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Interview # 3: Ron Price
Interview # 3: Ron Price
Interview # 3: Ron Price
Interview # 3: Ron Price
Interview # 3: Ron Price
Interview # 3: Ron Price
Interview # 3: Ron Price
Interview # 3: Ron Price
Interview # 3: Ron Price
Interview # 3: Ron Price
Interview # 3: Ron Price
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Interview # 3: Ron Price

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INTERVIEW NO. 3 WITH RON PRICE …

INTERVIEW NO. 3 WITH RON PRICE

Preamble:

This is the third interview in the year 1996 with the Australian-Canadian poet Ron Price. This interview continues to explore some of the same questions, examine similar issues and talk about poetry, reading and writing as the first two interviews did earlier in 1996. He has also added material in the years after 1996 and up to 2012.

Questioner(Q): We have talked before about your first poem, or poems. Could you tell us more about how you got started in the poetry business?

Price(P): The first poem I wrote and kept in my files was two to three months after I started taking lithium carbonate, a mood stabilizer, for my bipolar 1 disorder. I wrote some forty poems in the six years: 1981 to 1987 and another one hundred and thirty from 1988 to 1991. I have come to see this period of some 11 years as my ‘first poems’. There was an emotional stability in my life that I had not had before as a young adult or middle-aged man, indeed, since I was in my mid-teens, since about 1959. I have talked about lithium before and I don’t want to belabor the point here, but I think it has been crucial to my balance and well-being. In the ‘80s I had several some major battle-zones in my life: in my employment, and in my fight for compliance on the medication. I worked in Zeehan, Tasmania; Katherine, Northern Territory; Port Headland and Perth in Western Australia--all in the same decade. In addition, my wife was sick much of the time in that decade---and on and on goes the litany of troubles. I think this zone of troubles kept my production limited, although I did write many essays.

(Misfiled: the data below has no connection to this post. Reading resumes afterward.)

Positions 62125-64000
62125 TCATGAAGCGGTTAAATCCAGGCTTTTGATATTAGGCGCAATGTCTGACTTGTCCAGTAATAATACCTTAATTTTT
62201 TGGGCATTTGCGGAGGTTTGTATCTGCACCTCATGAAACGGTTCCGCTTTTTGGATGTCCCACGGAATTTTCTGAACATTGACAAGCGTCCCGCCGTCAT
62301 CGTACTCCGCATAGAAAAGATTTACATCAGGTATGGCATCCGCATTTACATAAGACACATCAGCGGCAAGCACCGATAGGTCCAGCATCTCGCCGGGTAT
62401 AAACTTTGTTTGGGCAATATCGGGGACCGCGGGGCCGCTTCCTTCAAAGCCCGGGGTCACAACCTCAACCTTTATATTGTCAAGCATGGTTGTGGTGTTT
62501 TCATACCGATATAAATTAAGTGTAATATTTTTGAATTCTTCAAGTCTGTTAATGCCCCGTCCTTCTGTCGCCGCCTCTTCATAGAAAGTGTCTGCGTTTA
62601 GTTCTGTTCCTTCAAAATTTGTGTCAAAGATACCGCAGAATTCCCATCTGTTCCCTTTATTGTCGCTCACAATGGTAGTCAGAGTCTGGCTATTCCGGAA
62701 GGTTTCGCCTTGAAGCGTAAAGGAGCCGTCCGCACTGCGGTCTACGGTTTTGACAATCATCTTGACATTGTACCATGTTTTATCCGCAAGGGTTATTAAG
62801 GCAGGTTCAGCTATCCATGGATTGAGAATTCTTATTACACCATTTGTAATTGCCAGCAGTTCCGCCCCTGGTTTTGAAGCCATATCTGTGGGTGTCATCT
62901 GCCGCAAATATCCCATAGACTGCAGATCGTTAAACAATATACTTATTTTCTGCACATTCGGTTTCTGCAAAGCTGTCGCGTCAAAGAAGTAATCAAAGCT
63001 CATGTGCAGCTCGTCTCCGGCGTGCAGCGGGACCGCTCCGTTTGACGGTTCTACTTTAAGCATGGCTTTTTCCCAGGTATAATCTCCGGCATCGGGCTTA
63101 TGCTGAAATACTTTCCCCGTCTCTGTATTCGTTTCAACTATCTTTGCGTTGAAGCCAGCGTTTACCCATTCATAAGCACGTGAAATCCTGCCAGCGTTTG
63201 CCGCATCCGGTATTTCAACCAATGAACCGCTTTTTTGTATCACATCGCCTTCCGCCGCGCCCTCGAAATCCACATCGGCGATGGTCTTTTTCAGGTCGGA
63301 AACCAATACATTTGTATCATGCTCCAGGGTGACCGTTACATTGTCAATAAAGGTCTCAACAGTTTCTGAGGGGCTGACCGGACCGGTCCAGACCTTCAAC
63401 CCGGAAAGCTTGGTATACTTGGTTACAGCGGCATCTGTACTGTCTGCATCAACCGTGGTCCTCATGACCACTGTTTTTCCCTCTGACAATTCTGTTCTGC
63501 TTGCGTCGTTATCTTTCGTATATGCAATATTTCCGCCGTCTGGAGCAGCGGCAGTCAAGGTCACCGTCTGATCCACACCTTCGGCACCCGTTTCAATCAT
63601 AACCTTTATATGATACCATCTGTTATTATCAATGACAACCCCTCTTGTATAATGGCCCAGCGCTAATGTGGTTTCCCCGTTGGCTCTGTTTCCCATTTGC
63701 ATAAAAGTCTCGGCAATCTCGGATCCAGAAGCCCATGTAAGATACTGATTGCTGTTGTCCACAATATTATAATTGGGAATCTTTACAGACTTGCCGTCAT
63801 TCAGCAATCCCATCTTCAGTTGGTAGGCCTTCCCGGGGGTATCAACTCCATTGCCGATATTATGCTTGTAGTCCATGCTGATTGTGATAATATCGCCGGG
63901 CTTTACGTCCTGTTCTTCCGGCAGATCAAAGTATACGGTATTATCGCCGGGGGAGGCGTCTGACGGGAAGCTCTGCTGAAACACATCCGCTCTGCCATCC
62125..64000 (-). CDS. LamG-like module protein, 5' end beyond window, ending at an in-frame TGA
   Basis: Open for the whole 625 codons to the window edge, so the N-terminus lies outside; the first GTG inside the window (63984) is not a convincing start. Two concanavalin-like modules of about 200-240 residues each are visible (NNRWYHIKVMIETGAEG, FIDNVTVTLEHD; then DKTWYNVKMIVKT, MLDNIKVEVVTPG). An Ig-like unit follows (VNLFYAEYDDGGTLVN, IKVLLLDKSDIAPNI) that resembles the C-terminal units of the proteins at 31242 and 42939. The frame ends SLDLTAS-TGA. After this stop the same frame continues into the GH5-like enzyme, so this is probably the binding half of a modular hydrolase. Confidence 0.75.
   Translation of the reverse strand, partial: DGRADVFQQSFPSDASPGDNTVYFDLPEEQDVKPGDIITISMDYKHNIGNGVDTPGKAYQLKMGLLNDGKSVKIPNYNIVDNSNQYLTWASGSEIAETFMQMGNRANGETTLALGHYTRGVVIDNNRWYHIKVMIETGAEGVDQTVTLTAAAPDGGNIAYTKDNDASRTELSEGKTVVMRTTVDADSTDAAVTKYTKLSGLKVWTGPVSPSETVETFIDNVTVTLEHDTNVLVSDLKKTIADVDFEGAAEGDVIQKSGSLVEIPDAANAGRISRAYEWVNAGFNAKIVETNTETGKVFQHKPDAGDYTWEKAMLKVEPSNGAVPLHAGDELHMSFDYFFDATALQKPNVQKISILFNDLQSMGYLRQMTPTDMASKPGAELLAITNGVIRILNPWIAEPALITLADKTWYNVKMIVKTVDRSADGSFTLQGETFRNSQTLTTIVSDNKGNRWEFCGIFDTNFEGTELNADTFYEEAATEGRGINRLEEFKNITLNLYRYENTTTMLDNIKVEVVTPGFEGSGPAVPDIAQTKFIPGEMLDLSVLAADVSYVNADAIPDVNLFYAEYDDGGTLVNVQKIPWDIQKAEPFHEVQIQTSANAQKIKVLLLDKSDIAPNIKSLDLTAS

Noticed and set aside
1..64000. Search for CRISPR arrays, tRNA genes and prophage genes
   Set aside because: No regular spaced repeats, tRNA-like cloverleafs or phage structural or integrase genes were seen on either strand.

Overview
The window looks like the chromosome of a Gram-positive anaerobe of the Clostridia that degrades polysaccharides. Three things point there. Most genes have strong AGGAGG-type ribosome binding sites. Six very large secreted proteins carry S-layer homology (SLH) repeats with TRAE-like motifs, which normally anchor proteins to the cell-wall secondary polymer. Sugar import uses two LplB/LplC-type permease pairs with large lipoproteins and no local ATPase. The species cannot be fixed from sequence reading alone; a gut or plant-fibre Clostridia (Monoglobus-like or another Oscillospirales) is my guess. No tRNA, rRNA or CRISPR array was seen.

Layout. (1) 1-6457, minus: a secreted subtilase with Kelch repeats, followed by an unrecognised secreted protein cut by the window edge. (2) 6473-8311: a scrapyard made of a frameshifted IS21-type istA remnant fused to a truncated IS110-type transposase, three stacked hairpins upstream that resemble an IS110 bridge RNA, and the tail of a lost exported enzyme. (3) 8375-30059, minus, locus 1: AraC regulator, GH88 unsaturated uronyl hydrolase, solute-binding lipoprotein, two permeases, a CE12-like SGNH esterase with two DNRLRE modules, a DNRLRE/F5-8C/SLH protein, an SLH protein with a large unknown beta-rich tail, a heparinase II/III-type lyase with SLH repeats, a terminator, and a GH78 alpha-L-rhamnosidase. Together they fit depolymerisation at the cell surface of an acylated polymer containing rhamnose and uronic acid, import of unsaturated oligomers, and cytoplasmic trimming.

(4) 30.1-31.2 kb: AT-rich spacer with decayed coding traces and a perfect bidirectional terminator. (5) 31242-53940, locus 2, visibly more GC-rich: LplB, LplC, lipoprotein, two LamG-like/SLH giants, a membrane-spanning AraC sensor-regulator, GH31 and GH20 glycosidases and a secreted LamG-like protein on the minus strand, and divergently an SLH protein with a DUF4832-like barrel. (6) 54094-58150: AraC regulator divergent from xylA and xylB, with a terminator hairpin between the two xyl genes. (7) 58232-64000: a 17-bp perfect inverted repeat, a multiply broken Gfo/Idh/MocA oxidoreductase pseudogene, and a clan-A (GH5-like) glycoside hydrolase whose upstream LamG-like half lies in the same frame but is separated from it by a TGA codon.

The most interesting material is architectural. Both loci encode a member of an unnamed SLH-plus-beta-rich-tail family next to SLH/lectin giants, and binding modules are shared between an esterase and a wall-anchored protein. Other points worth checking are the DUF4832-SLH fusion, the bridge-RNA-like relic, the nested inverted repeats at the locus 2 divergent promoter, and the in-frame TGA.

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  • 1. INTERVIEW NO. 3 WITH RON PRICE Preamble: This is the third interview in the year 1996 with the Australian-Canadian poet Ron Price. This interview continues to explore some of the same questions, examine similar issues and talk about poetry, reading and writing as the first two interviews did earlier in 1996. He has also added material in the years after 1996 and up to 2012. Questioner(Q): We have talked before about your first poem, or poems. Could you tell us more about how you got started in the poetry business? Price(P): The first poem I wrote and kept in my files was two to three months after I started taking lithium carbonate, a mood stabilizer, for my bipolar 1 disorder. I wrote some forty poems in the six years: 1981 to 1987 and another one hundred and thirty from 1988 to 1991. I have come to see this period of some 11 years as my ‘first poems’. There was an emotional stability in my life that I had not had before as a young adult or middle-aged man, indeed, since I was in my mid-teens, since about 1959. I have talked about lithium before and I don’t want to belabor the point here, but I think it has been crucial to my balance and well-being. In the ‘80s I had several some major battle-zones in my life: in my employment, and in my fight for compliance on the medication. I worked in Zeehan, Tasmania; Katherine, Northern Territory; Port Headland and Perth in Western Australia--all in the same decade. In addition, my wife was sick much of the time in that decade--- and on and on goes the litany of troubles. I think this zone of troubles kept my production limited, although I did write many essays. The whole idea of taking poetry seriously did not really dawn on me until 1992/93. That’s a story I have already commented on to some extent in an earlier interview, so I won’t say anything more here. In addition, I wrote poems before 1980, but I never kept any of them. I think my first poems were written to and with Cathy Saxe when I was about eighteen. She was a Baha’i youth who lived in Georgetown Ontario while I was living in Dundas Ontario. My memories of this time are vague and unreliable, though, and it may just be that she and I wrote no poems to each other at all. I have not seen her in thirty years. Q: Could you tell us more about what you think regarding the teaching of poetry and how you learn to write it?